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Tags: Lebanon | Islamists

Lebanese Army Advances in Border Battle with Islamists

Lebanese Army Advances in Border Battle with Islamists
Lebanese troops drive to the entrance of the town of Arsal in the Bekaa Valley on Aug. 3. (AFP/Getty Images)

Monday, 04 August 2014 08:44 AM EDT

OUTSKIRTS OF ARSAL, Lebanon — The Lebanese army advanced on Monday into a border town attacked by Islamists at the weekend in the most serious spillover of the three-year-old Syrian civil war into Lebanon.

The military pounded areas around the town of Arsal with artillery for a third day in a bid to expel the fighters identified by the army as members of the Nusra Front and the Islamic State, which has seized wide areas of Syria and Iraq.

Advancing soldiers found the bodies of 50 militants, a Lebanese security official said.

At least 13 soldiers have been killed in the fighting, which erupted after the Lebanese security forces arrested a Syrian Islamist rebel commander, Emad Jumaa, on Saturday. At least two dozen members of the Lebanese security services — both army and police — have been taken hostage or are missing.

The army has described the Islamists' incursion as a long-planned attack. Local politicians say it marks an attempt to extend the Islamic State's footprint into Lebanon.

The militants have been beaten back in the border area in the past year by Syrian government forces backed by Hezbollah, the Lebanese Shi'ite Muslim political and military movement. Some 3,000 fighters are estimated to be in the border zone.

Thick plumes of black and grey smoke billowed from the tops of the hills where Arsal lies. Intermittent bursts of gunfire could be heard from the surrounding areas as the army sent in reinforcements.

A dozen armored personnel carriers were seen advancing towards the town, together with a similar number of other military vehicles including trucks and Humvees. Soldiers armed with assault rifles and rocket-propelled grenades sat atop the vehicles as they moved along the main road towards Arsal.

In a statement, the army said it had taken full control of a school that militants had seized during the incursion. It said a number of soldiers had been killed and wounded in the fighting, but gave no further details.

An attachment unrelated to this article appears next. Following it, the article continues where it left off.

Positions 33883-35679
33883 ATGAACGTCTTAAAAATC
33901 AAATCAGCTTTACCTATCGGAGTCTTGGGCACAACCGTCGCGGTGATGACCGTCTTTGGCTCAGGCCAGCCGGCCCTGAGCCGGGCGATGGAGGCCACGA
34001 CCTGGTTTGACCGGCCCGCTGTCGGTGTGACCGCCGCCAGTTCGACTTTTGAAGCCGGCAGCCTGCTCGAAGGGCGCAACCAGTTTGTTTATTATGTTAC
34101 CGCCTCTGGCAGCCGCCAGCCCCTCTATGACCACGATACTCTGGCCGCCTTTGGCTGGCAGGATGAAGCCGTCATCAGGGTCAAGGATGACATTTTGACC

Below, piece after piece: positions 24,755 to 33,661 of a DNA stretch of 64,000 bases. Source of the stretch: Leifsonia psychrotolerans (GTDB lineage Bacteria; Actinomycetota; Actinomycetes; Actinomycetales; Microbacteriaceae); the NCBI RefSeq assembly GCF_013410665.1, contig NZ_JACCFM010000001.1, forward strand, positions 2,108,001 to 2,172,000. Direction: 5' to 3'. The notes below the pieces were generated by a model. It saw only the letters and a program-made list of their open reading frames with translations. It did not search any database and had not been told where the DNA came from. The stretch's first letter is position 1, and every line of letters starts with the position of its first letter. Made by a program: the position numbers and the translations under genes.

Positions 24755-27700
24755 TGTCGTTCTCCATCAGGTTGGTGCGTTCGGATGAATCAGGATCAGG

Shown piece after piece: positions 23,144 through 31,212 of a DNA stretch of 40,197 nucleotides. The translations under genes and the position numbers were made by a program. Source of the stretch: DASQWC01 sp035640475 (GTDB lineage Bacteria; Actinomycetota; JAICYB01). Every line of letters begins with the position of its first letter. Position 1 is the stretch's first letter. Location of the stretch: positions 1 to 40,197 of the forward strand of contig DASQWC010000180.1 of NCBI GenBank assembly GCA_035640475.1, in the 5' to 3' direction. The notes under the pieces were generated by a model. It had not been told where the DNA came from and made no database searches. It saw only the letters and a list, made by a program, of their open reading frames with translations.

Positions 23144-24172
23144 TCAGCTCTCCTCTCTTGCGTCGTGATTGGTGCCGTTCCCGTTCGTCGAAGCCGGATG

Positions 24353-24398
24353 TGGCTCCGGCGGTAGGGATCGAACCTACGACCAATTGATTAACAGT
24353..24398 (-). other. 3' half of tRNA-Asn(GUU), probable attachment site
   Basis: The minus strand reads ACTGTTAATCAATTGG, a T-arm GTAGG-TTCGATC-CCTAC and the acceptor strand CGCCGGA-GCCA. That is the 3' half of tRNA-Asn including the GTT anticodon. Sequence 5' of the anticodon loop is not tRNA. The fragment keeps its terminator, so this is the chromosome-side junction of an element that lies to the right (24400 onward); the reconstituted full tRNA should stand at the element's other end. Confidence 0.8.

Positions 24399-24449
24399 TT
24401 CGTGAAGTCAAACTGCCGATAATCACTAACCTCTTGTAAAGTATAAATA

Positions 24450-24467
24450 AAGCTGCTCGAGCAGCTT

Arsal is a mainly Sunni town located on the Lebanese side of the border between Syrian government-controlled territory and Lebanese Shi'ite areas sympathetic to Hezbollah.

Lebanon, still rebuilding from its own 1975-1990 civil war, has been buffeted by violence linked to the Syrian conflict including rocket attacks, suicide bombings and gun battles.

But this was the first major incursion by hardline Sunni militants who have become leading players in the Sunni-Shi'ite violence that has unfolded across the Levant, destabilizing Lebanon by exacerbating its own sectarian tensions.

More than 100,000 Syrian refugees are estimated to be living in and around Arsal. Syrian activists in the area say refugee camps have been heavily damaged during the fighting.

"The humanitarian situation is very bad. There is no place of refuge for the refugees," said one Syrian activist in the area reached by text message. "The residents are terrified."

A Syrian doctor in Arsal said on Sunday that 17 civilians had been killed.

Two army trucks were seen bringing several dozen civilians including women in headscarves and young children out of Arsal.

"What are we expecting? Our houses are being destroyed. God knows if our families are alive and well or dying," said Mohamed al-Fleti, a 25-year-old Lebanese man from Arsal as he sat in the shade of a tree by a gas station down the road from Arsal.

The war in Syria has deepened rifts between Shi'ite Lebanese allied to the Assad government and Sunnis who have mostly been supportive of the uprising against him. Political divisions have left the country without a president since May.

Lebanon's most influential Sunni politician, former prime minister Saad al-Hariri, said Arsal must be "liberated" from the militants who he said must leave the town.

"They have no choice but to withdraw from the town and neither the state, nor we, will stand idle in the face of the plots of these groups," Hariri, who is backed by Saudi Arabia, said in comments to the London-based Al-Hayat newspaper.

Hezbollah, which is sponsored by Saudi arch-rival Iran, said on Sunday that it stood "shoulder to shoulder" with the military as it confronted what it said was a threat to the "unity, sovereignty and stability" of Lebanon.

Its forces are deployed in the area near Arsal, and Syrian activists have said Hezbollah has been involved in the fighting, though the group has not announced any role. Analysts said Hezbollah would keep quiet about any involvement to avoid further inflaming sectarian tensions.

The Syrian government condemned the "terrorist attacks and crimes against civilians and Lebanese army positions", adding that the Lebanese army must be supported in "its battle against extremist terrorism", the state news agency SANA reported.

The Saudi ambassador in Beirut, whose government has been a major sponsor of the anti-Assad uprising, said he had expressed "sorrow" at events and urged Lebanese show unity to "safeguard Lebanon's stability, integrity and sovereignty" during a meeting with Lebanon's parliament speaker, Nabih Berri.

© 2022 Thomson/Reuters. All rights reserved.

The Lebanese army advanced on Monday into a border town attacked by Islamists at the weekend in the most serious spillover of the three-year-old Syrian civil war into Lebanon.
Lebanon, Islamists
Monday, 04 August 2014 08:44 AM
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